Attach the liner to the front of the skimmer box using the faceplate; use a nail or other sharp object to make holes for two bolts. Temporarily remove the liner and place a large bead of silicone over the mounting holes. Reattach the liner and faceplate. Install the rest of the bolts and tighten. Lastly, trim the liner from the inside of the skimmer using a razor.
Step 7: Add Boulders & Rocks
Place larger boulders first for structural support, starting with the pond's vertical walls. Next, fill in with smaller boulders and rocks starting from the bottom and stacking on the inside of the pond. Be creative and if needed, rework the area to get the look you want. If you are unsure how much rock to get, use our calculator.
Step 8: Attach Liner to Waterfall Box
Your waterfall box should be level side to side and tipped slightly forward - about an inch - towards the pond. Hold the liner to the front of the waterfall box and mark the top bolt on each side. Remove the liner and apply a bead of silicone over the mounting holes. Reposition the liner and attach the waterfall weir using the bolts. After everything is tight, trim the liner using a razor.
Step 9: Add Gravel
Fill the gaps between your boulders and cover the bottom of the pond using gravel. The gravel will protect the liner and give it a more natural look. We suggest using gravel that is about 1" in diameter with smooth edges.
Step 10: Add Lights
Nestle your lights between the boulders. Be sure to wrap about 1' of power cord around the lights so you can extend it out of the pond for maintenance in the future. Place your lights so they shine out, away from the viewing area.
Step 11: Add Plants & Fill Pond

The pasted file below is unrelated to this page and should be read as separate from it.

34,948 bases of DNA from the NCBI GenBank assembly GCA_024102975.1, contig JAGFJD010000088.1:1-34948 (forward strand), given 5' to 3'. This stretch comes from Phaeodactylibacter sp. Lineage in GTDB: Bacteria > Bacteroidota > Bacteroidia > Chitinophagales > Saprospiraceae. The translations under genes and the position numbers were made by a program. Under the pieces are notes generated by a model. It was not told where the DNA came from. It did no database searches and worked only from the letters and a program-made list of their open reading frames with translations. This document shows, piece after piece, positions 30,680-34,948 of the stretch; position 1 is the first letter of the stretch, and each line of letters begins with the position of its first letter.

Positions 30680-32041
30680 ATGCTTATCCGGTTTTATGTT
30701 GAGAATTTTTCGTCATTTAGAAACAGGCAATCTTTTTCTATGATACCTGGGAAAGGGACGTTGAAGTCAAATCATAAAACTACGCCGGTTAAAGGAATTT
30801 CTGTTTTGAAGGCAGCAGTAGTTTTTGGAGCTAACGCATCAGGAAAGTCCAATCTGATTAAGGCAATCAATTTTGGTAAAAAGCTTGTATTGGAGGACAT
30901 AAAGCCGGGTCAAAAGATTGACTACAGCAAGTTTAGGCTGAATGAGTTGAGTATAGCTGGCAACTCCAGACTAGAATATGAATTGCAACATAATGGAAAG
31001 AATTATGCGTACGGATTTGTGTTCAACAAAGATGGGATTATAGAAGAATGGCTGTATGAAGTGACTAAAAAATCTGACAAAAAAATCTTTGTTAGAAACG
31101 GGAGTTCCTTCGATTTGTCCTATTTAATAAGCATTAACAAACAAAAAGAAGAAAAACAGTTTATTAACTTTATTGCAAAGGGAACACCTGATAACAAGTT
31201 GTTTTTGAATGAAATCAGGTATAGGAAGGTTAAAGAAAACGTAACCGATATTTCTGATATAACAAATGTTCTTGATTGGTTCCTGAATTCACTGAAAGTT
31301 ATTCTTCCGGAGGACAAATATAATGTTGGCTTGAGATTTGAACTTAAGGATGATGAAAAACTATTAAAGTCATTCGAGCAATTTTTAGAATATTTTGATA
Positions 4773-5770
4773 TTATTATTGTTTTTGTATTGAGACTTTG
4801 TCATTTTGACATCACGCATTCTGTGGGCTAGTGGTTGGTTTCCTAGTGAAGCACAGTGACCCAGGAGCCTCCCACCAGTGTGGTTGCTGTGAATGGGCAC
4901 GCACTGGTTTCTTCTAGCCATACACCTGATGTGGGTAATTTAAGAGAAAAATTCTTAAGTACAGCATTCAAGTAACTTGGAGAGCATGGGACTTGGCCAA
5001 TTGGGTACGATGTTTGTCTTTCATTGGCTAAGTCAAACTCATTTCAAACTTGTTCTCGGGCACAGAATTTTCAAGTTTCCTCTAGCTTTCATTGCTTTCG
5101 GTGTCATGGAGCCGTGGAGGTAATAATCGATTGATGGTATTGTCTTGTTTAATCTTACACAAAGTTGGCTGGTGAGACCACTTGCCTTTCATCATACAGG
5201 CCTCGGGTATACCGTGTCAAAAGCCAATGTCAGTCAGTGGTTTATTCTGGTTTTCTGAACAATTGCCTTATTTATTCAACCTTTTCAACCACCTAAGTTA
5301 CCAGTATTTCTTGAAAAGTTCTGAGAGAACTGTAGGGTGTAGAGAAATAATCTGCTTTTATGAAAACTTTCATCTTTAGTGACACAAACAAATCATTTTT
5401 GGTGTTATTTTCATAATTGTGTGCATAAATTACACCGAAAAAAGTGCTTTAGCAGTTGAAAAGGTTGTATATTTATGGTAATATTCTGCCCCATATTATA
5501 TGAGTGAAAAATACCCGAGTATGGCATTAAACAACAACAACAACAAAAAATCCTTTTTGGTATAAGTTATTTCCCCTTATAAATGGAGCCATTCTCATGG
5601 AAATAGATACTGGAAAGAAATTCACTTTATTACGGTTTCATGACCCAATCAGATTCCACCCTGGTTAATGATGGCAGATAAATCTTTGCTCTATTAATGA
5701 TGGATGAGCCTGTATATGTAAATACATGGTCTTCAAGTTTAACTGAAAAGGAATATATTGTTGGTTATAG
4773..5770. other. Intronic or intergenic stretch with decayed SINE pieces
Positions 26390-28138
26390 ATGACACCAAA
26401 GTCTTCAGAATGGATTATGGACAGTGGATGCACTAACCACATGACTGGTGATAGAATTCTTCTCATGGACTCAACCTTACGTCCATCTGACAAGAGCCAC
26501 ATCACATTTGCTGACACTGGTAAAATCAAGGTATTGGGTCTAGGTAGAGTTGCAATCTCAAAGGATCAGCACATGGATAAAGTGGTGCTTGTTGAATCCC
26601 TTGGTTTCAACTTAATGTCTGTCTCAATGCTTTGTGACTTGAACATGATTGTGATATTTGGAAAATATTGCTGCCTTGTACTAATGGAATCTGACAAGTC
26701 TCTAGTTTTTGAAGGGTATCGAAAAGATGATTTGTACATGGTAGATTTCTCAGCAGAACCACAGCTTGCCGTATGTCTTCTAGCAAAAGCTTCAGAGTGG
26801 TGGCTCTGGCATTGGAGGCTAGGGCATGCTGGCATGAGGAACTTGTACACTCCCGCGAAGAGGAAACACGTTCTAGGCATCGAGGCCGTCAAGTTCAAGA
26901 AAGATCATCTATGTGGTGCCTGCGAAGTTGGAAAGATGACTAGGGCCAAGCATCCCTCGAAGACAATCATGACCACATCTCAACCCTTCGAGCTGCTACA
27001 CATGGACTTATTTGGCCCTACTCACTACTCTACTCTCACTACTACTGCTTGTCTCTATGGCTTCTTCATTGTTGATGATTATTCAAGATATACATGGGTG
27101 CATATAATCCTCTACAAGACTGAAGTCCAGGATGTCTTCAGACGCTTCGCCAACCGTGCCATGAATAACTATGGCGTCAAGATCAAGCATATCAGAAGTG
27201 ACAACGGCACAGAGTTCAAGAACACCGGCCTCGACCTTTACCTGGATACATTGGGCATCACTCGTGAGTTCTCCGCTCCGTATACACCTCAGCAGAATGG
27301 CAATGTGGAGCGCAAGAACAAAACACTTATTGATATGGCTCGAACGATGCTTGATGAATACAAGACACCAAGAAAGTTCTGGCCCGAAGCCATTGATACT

Place bog plants on the shallow plant shelf and lilies in the bottom of the pond. Don't worry if they aren't covering the pond's surface yet, they'll grow quickly. As the pond is filling with water, backfill around the skimmer and pond for additional support.
Step 12: Apply Waterfall Foam
Waterfall foam is fish safe and designed to fill in the gaps between rocks in the waterfall area. When you build a backyard waterfall, it's important to remember that, unlike a natural waterfall, every drop of water that cascades down the face of your mini-Niagara are delivered by a pump. In order to make that limited supply of pumped water - and your waterfall - look as dramatic and beautiful as possible, it helps to seal up the nooks and crannies behind and between rocks. When those areas are sealed, water is diverted over the tops of the rocks, making the waterfall look fuller and more beautiful. In addition to its aesthetic benefits, Waterfall Foam also helps to secure and stabilize larger rocks, which in turn reduces maintenance.
Step 13: Add Biological Media
Add filter media to your skimmer and waterfall box when building your pond. Use low or medium density pads in the skimmers and high or super high density for the waterfall box. The Matala Filter Media Pads are a great option since they are long lasting and durable. Give your beneficial bacteria a place to colonize by filling up the rest of your waterfall box with The Pond Guy BioBalls.
Step 14: Add Finishing Touches
A pond building tip is to trim the liner and underlayment, leaving about 6-8". Roll the remaining edge under the liner. Cover with gravel to secure and finish the pond's edge.
Step 15: Add Water Treatment & Review Owner's Manual
Once your pond is filled, start up your waterfall and add water treatments, such as water conditioner and natural bacteria to get the pond that you built ready for fish.
That's it! Now you're ready to build a pond. Remember that you'll be enjoying your pond for years, so do your research, think everything through, and take your time designing something that you'll love!